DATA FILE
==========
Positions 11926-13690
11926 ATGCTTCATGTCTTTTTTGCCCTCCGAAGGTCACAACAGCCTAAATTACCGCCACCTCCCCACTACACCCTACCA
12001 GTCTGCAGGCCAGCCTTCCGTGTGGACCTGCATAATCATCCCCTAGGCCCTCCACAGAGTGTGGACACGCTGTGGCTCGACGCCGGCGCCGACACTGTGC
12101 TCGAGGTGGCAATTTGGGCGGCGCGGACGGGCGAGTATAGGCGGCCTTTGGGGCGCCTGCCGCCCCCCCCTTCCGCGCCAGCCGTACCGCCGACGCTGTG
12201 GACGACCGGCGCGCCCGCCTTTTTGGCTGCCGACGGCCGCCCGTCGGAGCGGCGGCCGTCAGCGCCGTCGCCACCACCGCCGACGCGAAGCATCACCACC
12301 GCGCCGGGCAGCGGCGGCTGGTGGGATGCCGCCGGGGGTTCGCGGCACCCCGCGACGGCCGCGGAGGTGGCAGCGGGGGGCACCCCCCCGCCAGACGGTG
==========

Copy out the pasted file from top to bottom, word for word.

Positions 11926-13690
11926 ATGCTTCATGTCTTTTTTGCCCTCCGAAGGTCACAACAGCCTAAATTACCGCCACCTCCCCACTACACCCTACCA
12001 GTCTGCAGGCCAGCCTTCCGTGTGGACCTGCATAATCATCCCCTAGGCCCTCCACAGAGTGTGGACACGCTGTGGCTCGACGCCGGCGCCGACACTGTGC
12101 TCGAGGTGGCAATTTGGGCGGCGCGGACGGGCGAGTATAGGCGGCCTTTGGGGCGCCTGCCGCCCCCCCCTTCCGCGCCAGCCGTACCGCCGACGCTGTG
12201 GACGACCGGCGCGCCCGCCTTTTTGGCTGCCGACGGCCGCCCGTCGGAGCGGCGGCCGTCAGCGCCGTCGCCACCACCGCCGACGCGAAGCATCACCACC
12301 GCGCCGGGCAGCGGCGGCTGGTGGGATGCCGCCGGGGGTTCGCGGCACCCCGCGACGGCCGCGGAGGTGGCAGCGGGGGGCACCCCCCCGCCAGACGGTG